Arts·Point of View

#GoldOpen celebrations help uplift Asian representation onscreen — and that's a big deal

With a little help from Simu Liu, Toronto came together to support The Farewell — part of a larger Asian community movement.

With a little help from Simu Liu, Toronto came together to support The Farewell

The Farewell. (VVS Films)

Fresh off the San Diego Comic-Con announcement of his Shang-Chi and the Legend of the Ten Rings casting as the title character, actor Simu Liu did what any self-respecting Asian superhero would do: use his power for good — but also find a way to make his parents proud while doing it.

After expressing what the role meant to him as a child of immigrants, Liu announced via Instagram that he had bought out two Tuesday night theatre screenings of Lulu Wang's The Farewell in Toronto — a generous gesture and a nod to his future Shang-Chi co-star, Awkwafina, organized in partnership with #GoldOpen. Gold Open is an Asian community movement started during the release of Crazy Rich Asians which saw theatres bought out by affluent members of the community both to ensure solid box office sales during opening week and, more importantly, to make the movie accessible. The movement has seen droves of Asian people head to the theatre to support Asian representation on the big screen, and Simu's screening was no different.

Simu Liu at the #GoldOpen screening of The Farewell. (Tony Esra)

I took my mom and niece to see the film that night and was sitting in an earlier screening of The Farewell when a low buzz started building up toward the end of the movie. The sound was coming from the collective chatter of the snaking lineups for the #GoldOpen. Before heading out, I couldn't help but stop and join a conversation with people in line. A young Filipina woman told me she had heard about the free screening from Simu's social media, and said, "I feel like it's very hard to find films that have Asian representation. There's only been — what's it called, Joy Luck Club? And Crazy Rich Asians, but other than that there hasn't been much."

I remember specifically seeking out my oldest friend from my weekly Chinese school classes to see The Joy Luck Club when it came out in 1993. It was just the two of us, and while the numbers didn't compare to the #GoldOpen, we made an event out of it and felt that same palpable excitement. A movie set in the U.S. that starred Asian actors who weren't delivering takeout or running a laundromat and only spoke accented English because their characters were immigrants and had backstories? Where had this movie been all my life? I had grown up in Winnipeg, with only slivers of what I could barely call "representation" on TV. I still couldn't help but feel something akin to pride every time someone Asian graced the screen and actually had more than one line of dialogue — the servant Chau-Li on Falcon Crest; Kelly on M*A*S*H; even the grown woman sporting pigtails, yellow ribbons and matching cheongsam top in that cringey Calgon commercial.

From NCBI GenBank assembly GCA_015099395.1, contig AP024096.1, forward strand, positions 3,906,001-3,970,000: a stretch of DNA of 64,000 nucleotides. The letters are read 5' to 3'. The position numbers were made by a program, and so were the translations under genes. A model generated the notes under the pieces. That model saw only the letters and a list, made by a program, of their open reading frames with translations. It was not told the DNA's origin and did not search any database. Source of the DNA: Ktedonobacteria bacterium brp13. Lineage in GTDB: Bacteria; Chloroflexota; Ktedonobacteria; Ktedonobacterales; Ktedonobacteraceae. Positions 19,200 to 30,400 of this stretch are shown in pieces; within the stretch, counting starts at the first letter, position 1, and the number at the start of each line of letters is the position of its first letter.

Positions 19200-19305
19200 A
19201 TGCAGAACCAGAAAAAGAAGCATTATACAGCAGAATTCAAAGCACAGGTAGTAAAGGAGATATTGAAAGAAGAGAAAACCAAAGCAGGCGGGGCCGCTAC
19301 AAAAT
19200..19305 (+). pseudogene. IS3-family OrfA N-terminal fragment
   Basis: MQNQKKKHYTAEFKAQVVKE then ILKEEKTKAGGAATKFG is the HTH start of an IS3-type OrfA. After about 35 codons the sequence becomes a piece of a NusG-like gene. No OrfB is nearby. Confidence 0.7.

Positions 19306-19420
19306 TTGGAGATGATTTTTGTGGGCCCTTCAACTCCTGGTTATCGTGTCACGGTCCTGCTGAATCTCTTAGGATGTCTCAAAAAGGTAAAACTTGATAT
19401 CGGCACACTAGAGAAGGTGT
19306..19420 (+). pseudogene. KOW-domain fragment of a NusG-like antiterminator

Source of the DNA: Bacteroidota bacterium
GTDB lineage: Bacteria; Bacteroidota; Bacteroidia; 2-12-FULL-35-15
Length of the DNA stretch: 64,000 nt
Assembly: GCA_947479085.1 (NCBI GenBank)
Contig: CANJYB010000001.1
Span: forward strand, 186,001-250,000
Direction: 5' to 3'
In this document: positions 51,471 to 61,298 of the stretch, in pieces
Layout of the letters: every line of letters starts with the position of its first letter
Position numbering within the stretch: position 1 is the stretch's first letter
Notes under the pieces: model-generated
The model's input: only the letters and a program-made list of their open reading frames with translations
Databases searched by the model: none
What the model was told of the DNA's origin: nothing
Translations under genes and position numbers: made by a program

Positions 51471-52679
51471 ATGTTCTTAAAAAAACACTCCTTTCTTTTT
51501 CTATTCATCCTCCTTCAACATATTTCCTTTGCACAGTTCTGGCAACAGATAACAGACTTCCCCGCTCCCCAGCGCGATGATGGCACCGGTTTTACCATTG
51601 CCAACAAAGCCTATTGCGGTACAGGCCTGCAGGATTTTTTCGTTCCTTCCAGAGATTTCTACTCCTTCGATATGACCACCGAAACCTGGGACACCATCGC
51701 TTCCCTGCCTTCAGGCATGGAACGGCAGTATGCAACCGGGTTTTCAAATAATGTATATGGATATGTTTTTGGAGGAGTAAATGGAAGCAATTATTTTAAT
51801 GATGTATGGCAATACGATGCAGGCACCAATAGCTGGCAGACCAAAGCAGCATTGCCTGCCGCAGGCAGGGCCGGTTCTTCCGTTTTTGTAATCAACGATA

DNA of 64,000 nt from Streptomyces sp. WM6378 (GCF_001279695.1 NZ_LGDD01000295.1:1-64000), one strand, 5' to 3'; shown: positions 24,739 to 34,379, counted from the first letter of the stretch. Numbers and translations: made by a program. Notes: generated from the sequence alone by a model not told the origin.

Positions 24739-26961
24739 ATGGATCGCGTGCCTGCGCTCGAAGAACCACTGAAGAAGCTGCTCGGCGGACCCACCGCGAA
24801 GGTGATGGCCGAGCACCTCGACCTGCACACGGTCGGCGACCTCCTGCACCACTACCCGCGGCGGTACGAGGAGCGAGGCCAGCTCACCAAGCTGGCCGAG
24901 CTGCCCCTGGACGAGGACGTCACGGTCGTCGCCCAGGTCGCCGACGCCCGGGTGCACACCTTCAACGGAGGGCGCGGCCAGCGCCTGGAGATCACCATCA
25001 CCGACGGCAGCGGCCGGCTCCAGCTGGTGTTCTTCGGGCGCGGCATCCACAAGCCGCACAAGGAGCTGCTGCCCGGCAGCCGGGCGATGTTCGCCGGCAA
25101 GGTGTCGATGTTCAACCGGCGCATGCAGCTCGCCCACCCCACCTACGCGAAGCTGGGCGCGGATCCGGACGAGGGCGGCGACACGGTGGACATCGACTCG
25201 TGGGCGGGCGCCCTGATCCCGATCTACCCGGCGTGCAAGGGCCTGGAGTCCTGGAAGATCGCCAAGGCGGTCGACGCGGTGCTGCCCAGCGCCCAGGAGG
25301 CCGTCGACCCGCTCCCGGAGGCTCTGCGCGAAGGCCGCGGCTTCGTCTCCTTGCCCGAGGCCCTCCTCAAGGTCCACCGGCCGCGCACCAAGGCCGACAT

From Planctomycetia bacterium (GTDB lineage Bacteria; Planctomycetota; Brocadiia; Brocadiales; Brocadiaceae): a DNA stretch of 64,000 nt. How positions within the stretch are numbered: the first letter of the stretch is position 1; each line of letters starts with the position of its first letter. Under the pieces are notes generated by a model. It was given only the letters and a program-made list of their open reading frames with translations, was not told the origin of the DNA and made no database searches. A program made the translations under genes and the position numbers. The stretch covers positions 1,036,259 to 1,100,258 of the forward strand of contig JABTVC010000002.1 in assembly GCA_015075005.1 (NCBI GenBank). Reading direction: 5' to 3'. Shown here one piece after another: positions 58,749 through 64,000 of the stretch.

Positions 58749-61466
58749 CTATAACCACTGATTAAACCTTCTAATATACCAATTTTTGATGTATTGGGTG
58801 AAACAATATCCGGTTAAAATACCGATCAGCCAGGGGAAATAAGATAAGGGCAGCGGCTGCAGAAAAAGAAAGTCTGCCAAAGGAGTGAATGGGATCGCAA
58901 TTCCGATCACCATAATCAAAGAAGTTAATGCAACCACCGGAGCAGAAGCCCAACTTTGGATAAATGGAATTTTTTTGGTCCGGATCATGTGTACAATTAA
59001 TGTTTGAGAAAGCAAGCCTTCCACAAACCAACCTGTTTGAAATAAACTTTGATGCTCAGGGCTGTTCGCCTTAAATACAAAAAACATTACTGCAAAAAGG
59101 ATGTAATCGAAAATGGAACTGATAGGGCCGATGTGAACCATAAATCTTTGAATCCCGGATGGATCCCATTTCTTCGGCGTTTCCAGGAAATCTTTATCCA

Three years later in 1996, with little fanfare after the unprecedented premiere of The Joy Luck Club, my sole movie mate and I found a community at the Toronto Reel Asian International Film Festival screening of Yellow, featuring a young John Cho. We didn't have social media or even the luxury of three-way calling yet, but I did live down the street from the Bloor Cinema and that excitement from The Joy Luck Club came back when I saw Yellow on the schedule. Now in 2019, as the executive director of the Toronto Reel Asian International Film Festival, seeing Asians onscreen and advocating for their place in front and behind the camera is my full-time job. I even got to see Simu make his acting debut in an Unsung Voices short film in 2012 and later make and star in his own short film in 2013 through the same workshop program for aspiring filmmakers run by Reel Asian. Now he's a Marvel superhero — and the first Asian Canadian one at that!

The Joy Luck Club. (©Buena Vista Pictures)

Being Asian means and looks like a lot of different things, but it's nothing like what I used to watch on TV growing up. For me, it's the scene in The Farewell where Billi is speaking in English with a Chinese doctor about her grandmother's condition while she is in the room, and her grandmother seizes the opportunity to find out if the handsome young doctor is single. One of my family's own oft-repeated stories is how my Poh-poh once propositioned a Chinese Canadian doctor in the hallway of the hospital where she was waiting to be admitted following a heart attack. The biggest concern of her life was making sure my brother, who was an anaesthesiologist and also single, found a "nice Chinese girl" to settle down with. Lying on a gurney, she gripped the hand of the young, pretty doctor and uttered some of the only words of English that she knew: "My grandson — doctor!"

Being Asian means and looks like a lot of different things, but it's nothing like what I used to watch on TV growing up.- Deanna Wong

There is a truth to collectivism being ingrained in our DNA, but I don't think the support comes from an obligation to support the community — rather, it's an enthusiasm to see each other succeed. We've made strides but until recently, most of it has been done quietly and out of the mainstream. Even though we've been making spaces for ourselves for years, the demand to see more than a sliver of ourselves is outgrowing the supply — and now is the time to grab onto that momentum. I have every confidence in our community of Asian creators that they will do just that — and every time they do, I'll be the first one to stand and applaud.

About the Author

Deanna Wong is the executive director at the Toronto Reel Asian International Film Festival.